What is Balasana? Balasana translates to child’s pose and is a kneeling posture in yoga with the forehead resting on the ground. Typically, balasana is used as a counter posture for asanas such as sirsasana (headstand) and is used in warm up and cool down sequences. There are a few ways to perform the asana: you can keep your knees together, or take them apart; allowing the chest to rest on the knees or in the space between the thighs. You can extend the arms out over your head, or rest them alongside the body; stretching or resting the shoulders. And you may want to use a prop such as a bolster or pillow for the forehead and/or body if you are particularly tight or find the resting posture uncomfortable.
The physical steps to balasana are not too difficult to master, but the mental aspect of this asana is where many will feel the benefits. Child’s pose, or balasana, is the ultimate posture of surrender. You not only surrender to gravity and the yoga mat, in a state of non-doing. But you surrender to the guidance of your higher self as you rest your forehead, or third eye, on the mat. This posture encourages you to go within and seek the guidance of your intuition. It can help us achieve self-realisation and surrender to our worldly attachments. If you ever find yourself overwhelmed, unsure, or lost in thought; taking a short child’s pose can benefit you. If you feel pushed to your limit – take a child’s pose. If you feel short of breath in a yoga class – take a child’s pose. If you want to calm your nervous system – take a child’s pose. If you want a moment for introspection and clarity – take a child’s pose. This posture forces you to connect with your breathing, your body, and your thinking mind; you might feel a more profound sensation of breath as your ribcage presses against the thighs, and in making ourselves small like a child we return to a more humble and modest state of being. Balasana is also an opportunity to surrender to the guidance of mother earth and ground yourself. As you rest here, try to really connect with the grounding energy of the earth, feel the pull of gravity and surrender more with each exhalation.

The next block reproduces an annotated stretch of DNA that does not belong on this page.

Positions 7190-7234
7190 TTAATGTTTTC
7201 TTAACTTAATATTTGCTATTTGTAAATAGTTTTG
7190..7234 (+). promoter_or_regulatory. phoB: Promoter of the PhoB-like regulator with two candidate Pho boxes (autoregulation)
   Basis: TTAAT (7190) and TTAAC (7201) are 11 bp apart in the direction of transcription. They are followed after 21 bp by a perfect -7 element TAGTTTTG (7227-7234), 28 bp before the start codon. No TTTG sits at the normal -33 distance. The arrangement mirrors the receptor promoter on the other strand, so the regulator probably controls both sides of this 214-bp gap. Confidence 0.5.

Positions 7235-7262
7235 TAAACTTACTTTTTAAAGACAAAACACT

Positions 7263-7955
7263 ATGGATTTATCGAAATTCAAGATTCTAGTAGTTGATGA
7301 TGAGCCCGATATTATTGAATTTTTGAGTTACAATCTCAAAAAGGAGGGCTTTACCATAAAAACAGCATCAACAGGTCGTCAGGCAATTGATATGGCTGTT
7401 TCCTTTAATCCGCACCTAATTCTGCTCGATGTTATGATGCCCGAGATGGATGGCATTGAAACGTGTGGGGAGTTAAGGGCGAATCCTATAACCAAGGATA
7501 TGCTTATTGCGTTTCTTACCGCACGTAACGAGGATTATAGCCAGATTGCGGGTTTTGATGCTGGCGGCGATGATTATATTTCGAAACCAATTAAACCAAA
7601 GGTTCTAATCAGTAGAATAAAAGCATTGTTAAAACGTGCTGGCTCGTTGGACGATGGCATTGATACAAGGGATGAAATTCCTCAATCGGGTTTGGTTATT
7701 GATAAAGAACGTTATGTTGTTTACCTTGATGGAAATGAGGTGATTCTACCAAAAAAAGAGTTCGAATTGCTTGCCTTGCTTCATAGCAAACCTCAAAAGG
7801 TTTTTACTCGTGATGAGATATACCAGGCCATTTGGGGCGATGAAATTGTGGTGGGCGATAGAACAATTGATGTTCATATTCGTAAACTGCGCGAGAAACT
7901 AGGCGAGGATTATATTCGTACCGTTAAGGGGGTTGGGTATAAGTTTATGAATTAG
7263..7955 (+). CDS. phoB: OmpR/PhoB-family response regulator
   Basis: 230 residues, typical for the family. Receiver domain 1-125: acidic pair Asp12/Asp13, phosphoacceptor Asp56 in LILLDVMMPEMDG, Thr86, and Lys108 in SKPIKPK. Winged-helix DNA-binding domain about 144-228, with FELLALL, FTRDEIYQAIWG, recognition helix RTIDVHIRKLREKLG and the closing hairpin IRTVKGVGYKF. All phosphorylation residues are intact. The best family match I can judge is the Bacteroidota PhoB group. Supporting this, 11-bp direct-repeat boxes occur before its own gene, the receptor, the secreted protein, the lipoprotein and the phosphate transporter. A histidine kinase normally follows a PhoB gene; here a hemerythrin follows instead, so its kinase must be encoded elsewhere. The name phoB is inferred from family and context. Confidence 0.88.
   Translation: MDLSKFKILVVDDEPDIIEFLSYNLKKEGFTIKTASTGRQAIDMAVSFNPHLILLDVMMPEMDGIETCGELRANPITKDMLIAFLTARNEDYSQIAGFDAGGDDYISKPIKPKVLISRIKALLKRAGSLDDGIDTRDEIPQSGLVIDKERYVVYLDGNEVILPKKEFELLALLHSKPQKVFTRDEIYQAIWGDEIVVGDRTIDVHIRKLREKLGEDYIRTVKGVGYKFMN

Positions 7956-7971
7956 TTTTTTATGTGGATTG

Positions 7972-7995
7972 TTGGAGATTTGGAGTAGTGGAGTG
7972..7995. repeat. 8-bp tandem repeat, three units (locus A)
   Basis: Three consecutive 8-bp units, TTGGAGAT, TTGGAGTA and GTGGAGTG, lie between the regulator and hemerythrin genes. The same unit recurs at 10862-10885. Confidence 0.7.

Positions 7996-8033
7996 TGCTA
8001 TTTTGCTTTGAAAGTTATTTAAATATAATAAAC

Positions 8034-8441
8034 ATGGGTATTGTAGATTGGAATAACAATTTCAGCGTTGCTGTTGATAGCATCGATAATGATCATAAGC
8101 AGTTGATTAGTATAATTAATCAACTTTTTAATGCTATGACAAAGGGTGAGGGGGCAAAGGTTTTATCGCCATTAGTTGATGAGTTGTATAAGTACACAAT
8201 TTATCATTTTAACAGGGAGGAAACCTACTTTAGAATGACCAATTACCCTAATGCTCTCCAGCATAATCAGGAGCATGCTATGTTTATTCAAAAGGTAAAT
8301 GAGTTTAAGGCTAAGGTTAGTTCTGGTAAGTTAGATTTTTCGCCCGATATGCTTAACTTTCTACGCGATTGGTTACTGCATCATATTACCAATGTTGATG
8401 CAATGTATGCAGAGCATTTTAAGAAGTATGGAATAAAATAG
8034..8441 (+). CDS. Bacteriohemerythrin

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To begin the pose, start by kneeling and sitting down on your heels. As you exhale, bend the body forwards (over closed or open knees, your choice) and send the arms either out stretched in front of you, or take them down by your sides with palms facing up. Perhaps you don’t find the posture that physically challenging, but the mental aspect of this wonderful resting asana will help prepare you to deepen your yoga practice; allowing the time and space to cultivate internal awareness and practice the art of surrender.